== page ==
After noting that the Molokans (as were most groups) were a patriarchal society, Clarke recorded that “their family life is beautiful” and that parents were particularly fond and proud of their children, while Sunday services were not onerous to the younger Molokans as it was for the Puritans of the 17th century. She noted that, aside from these religious observances of the Sabbath, “there is much of visiting and tea drinking; the children always play in the streets; and they always have money to spend on Sundays and other holidays.”

The writer briefly mentioned the Molokans’ affection for tea and sweets as well as their predilection for keeping the windows of their houses closed in all weather, while she also stated that their appearance was little changed after migrating from Russia, including the men wearing beards when it was not at all in fashion at the time in America. Yet, when Clarke closely questioned them on the Biblical citations for this and other practices, she reported that “one of the most of their leaders,” though he was not literate, “was so distressed because he could not satisfactorily answer our questions on this point,” of facial hair and dress, “that he punished himself by refusing tea when it was passed” around at a gathering Clarke attended.

Having mentioned this, though, the author then allowed that “the Molokani are diligent students of the Bible, and their knowledge of that Book is really remarkable,” with one young men telling her that “if we do not read the Bible and pray every day, how are we better than cattle?” Clarke remarked that her visit was in 1907, “during the worst of the financial depression” that severely impacted the country, and noticed many Molokan men “earnest discussing the situation,” while others were found “sitting quietly at home, bent over ponderous Bibles.”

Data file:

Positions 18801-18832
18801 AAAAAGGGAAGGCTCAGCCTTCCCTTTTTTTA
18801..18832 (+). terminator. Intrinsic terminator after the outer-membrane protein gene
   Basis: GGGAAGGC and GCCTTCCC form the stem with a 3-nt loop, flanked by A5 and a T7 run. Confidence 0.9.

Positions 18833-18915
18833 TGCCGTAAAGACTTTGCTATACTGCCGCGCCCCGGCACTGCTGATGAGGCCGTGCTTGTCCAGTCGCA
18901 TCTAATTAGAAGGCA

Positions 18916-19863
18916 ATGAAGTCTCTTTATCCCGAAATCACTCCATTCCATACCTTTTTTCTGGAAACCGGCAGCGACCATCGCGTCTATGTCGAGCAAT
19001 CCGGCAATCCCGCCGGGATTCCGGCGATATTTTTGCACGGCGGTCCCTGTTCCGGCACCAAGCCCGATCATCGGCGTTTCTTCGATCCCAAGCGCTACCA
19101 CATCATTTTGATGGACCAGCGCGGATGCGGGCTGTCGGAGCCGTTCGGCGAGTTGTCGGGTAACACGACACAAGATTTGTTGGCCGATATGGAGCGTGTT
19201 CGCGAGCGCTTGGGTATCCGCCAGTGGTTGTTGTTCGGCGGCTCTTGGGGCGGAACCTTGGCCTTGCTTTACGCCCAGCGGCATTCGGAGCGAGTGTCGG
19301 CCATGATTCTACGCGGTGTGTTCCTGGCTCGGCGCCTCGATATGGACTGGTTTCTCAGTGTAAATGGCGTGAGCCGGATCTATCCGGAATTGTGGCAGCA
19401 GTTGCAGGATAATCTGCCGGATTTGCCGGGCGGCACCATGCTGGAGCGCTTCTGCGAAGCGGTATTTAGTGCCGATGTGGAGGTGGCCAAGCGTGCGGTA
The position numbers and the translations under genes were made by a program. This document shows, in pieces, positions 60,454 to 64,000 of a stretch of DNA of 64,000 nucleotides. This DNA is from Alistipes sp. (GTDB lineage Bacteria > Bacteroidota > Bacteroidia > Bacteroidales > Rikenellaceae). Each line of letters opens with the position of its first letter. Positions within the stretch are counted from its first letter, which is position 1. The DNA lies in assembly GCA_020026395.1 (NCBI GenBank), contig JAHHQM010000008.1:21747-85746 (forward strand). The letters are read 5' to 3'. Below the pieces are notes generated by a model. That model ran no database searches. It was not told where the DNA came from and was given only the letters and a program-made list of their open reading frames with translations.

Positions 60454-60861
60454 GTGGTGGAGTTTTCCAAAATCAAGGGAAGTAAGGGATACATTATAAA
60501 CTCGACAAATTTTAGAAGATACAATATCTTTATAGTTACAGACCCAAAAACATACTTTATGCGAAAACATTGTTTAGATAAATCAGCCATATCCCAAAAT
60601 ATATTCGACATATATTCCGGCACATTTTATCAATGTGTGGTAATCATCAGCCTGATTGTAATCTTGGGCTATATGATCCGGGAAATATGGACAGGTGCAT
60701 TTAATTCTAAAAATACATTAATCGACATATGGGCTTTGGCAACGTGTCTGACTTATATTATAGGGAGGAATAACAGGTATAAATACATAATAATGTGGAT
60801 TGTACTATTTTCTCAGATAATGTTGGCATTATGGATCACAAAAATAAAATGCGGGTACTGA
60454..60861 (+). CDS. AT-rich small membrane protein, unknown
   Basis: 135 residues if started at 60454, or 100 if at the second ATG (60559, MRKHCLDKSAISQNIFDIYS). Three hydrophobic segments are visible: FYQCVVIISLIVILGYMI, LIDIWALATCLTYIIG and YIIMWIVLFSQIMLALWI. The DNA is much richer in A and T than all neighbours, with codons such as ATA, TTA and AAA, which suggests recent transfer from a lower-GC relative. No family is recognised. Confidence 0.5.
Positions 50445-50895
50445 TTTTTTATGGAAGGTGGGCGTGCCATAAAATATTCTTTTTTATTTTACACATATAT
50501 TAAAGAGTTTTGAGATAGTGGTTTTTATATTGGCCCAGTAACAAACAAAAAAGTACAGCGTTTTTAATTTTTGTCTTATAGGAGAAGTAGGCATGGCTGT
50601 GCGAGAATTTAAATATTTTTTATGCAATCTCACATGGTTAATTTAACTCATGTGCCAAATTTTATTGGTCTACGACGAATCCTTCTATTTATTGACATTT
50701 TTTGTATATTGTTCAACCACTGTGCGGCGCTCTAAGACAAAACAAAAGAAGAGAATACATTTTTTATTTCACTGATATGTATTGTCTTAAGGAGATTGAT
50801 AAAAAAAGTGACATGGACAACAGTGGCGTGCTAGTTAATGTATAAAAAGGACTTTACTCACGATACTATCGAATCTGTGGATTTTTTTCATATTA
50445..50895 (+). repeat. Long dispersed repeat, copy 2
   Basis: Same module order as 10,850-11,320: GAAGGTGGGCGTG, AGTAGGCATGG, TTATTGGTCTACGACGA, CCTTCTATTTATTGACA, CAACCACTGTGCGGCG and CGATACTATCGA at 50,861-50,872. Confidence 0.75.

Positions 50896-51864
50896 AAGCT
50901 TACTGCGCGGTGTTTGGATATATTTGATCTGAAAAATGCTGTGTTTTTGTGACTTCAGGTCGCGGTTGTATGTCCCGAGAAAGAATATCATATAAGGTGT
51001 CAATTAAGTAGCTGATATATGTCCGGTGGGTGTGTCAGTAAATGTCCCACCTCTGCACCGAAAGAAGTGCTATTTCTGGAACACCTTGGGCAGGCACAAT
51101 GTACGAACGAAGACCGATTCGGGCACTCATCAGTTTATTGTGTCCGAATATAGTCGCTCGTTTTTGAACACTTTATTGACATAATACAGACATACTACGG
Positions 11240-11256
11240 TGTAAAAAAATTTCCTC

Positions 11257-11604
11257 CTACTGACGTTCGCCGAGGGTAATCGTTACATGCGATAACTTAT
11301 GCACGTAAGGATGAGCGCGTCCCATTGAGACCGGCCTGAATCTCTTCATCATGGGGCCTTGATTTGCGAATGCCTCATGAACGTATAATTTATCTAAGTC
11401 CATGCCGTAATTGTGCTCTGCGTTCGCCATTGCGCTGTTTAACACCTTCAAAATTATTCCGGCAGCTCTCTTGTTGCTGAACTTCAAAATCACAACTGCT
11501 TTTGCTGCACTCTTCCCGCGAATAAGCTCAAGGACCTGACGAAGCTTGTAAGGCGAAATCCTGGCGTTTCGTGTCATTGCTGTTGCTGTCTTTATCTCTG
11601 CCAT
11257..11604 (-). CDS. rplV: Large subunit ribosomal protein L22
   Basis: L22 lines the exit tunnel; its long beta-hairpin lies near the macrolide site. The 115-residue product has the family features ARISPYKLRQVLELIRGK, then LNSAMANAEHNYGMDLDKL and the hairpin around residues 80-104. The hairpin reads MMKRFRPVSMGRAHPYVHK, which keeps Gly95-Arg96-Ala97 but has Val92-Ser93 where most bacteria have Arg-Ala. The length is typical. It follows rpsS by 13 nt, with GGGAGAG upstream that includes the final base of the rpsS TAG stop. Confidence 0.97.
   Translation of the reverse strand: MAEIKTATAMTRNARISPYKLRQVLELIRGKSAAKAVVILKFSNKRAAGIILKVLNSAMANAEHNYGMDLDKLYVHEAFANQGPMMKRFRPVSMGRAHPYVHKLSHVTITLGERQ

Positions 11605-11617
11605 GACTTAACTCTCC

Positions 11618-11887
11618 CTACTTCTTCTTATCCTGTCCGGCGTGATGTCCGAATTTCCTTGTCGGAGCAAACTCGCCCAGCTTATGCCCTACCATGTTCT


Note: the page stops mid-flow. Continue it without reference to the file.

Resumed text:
Other traits that she mentioned was that no Molokans smoke or drank alcohol and their frugality was a reflection of the fact that they had “no recreations or vices on which to spend money.” With a propensity for heavy saving, it was observed that they “have something like $100,000 in Los Angeles banks.” As to their hospitality, Clarke noted that “it was pleasant to see the consideration shown on all occasions to one of their number, a woman, who is blind” with respect to hosting her at tea and sweets “until there was no room for more.”

The title of the article came from the writer’s recollection that the Spiritual Christians were very apt to cite the words of Deuteronomy 14:2, which states that “for thou art an holy people unto the Lord thy God, and the Lord hath chosen thee to be a peculiar people unto himself, above all peoples that are upon the face of the earth.” Clarke added that these words concerned the Jews, but the Molokans assured her the passage applied to them and they were proud of the difference they felt from other people.

She went to write that “my calls were all most pleasant, and the courtesy of the people was so great, that I was able to learn much about them.” Still Clarke also commented that “there was a feeling of sadness in my heart” because she thought of the older Molokans and what they would do “as they see the inevitable drifting away from their standards of the younger people.” This reality, common to almost all immigrant groups was “only what we see all the time and everywhere,” but the author noted that the Molokans came from a rural, isolated area and, with their deeply held views putting them in opposition to prevailing attitudes and laws in Russia, even with their lives at stake, they remained “very firmly fixed in their beliefs” and suspicious of the possibility of any of their people being lured from their practices.